Therefore, it has become an urgent need in the biomedical field to develop an animal restraining apparatus and procedure for using the same, so as to minimize the harm done to the animal and to reduce costs while making operation much easier. Also, the apparatus should be designed in such a way as to allow the number of animal sets to be expanded as much as possible to fulfill the requirements of the hemodynamic experiment.
An objective of the present invention is to provide an animal restraining apparatus and restraining procedure for using the same, so that the physiological reaction of the live animal in the conscious state can be monitored continuously for more than 72 hours in the experimental condition.
Another objective of the present invention is to provide an animal restraining apparatus and restraining procedure for using the same, which allows increasing the number of the experimental sets without limit in order to satisfy the needs in the hemodynamic experiment, and to carry out all sets of the experiments in different conditions at the same time, yielding a larger sample number.
Another objective of the present invention is to provide an animal restraining apparatus and restraining procedure for using the same such that the apparatus and experiment may be operated more easily with lower costs to restrain the tail of the animal, while the animal is free to access food and move about in order to lessen the emotional stress of the animal.
Another objective of the present invention is to provide an animal restraining apparatus and restraining procedure for using the same, such that no invasive harm is done to the experiment animal, while avoiding agitation of the animal. And, as interference to the experiment caused by the emotional stress of the animal is minimized, the effects of the test drug are truly reflected in the monitoring result.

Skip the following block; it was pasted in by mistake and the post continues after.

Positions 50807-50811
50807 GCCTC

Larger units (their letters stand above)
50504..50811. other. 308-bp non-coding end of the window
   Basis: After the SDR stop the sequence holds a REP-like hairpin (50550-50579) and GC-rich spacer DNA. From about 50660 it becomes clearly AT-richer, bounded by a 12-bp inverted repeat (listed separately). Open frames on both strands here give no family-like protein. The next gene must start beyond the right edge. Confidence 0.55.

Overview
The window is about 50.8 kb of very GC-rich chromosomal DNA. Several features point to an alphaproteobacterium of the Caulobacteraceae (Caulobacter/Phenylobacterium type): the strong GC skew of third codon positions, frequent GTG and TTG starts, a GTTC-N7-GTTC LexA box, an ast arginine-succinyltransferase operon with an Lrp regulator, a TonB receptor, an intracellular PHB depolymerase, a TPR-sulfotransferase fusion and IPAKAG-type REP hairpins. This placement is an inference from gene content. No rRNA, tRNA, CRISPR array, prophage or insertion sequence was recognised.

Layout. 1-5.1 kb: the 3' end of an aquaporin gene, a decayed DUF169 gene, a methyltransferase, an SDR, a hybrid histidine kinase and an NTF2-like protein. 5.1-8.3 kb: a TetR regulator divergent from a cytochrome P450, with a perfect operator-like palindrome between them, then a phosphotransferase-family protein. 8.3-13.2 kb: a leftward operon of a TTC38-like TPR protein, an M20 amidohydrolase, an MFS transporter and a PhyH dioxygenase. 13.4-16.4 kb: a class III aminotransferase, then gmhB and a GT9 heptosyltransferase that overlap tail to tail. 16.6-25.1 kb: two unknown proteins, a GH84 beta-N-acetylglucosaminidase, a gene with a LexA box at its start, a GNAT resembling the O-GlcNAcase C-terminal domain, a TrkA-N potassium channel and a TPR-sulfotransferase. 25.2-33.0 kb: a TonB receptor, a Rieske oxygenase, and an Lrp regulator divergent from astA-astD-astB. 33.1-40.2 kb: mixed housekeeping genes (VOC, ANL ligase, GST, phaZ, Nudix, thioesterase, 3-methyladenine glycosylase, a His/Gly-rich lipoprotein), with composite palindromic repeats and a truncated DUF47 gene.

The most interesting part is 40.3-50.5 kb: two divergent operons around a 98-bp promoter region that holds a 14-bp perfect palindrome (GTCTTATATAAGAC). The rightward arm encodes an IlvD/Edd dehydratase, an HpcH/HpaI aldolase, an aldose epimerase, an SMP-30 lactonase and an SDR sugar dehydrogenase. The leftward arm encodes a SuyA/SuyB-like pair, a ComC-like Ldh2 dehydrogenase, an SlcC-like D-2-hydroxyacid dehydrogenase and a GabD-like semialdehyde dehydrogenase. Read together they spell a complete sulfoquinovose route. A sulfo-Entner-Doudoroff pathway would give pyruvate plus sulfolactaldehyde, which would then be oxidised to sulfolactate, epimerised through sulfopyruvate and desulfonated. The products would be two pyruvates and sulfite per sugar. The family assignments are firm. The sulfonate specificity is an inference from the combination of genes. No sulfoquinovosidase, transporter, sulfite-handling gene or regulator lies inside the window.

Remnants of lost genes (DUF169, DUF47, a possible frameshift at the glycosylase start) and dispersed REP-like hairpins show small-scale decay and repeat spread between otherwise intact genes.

Another objective of the present invention is to provide the animal restraining apparatus and restraining procedure for using the same, which requires no administration of anesthetic or other drugs which could interfere with the experimental data, so that the monitoring result of the instrument is closer to the true physiological state in vivo.
Lastly, another objective of the present invention is to provide a animal restraining apparatus and restraining procedure for using the same, such that the drug is administered timely and quantitatively via the vein catheter, and the blood pressure and heart rate are continuously measured via the artery catheter, so as to sample the animal blood at any time point according to the experiment design. Thus, while conducting the experiment, neither blood sampling nor drug administration would cause discomfort to the animal.
As embodied and broadly described herein, the invention provides an animal restraining apparatus and restraining procedure for using the same applicable to research related to hemodynamic, pharmacology, or physiology testing, wherein the experiment animal is monitored in the conscious state without external interference. The restraining procedure using the animal restraining apparatus includes the following steps.
First, a live experiment animal (such as rat) is prepared. A catheter is inserted at the femoral artery and/or femoral vein of the live experiment animal, such that one end of the catheter makes contact with the body fluid of the experiment animal and the other end of the catheter is coupled to an external monitoring device.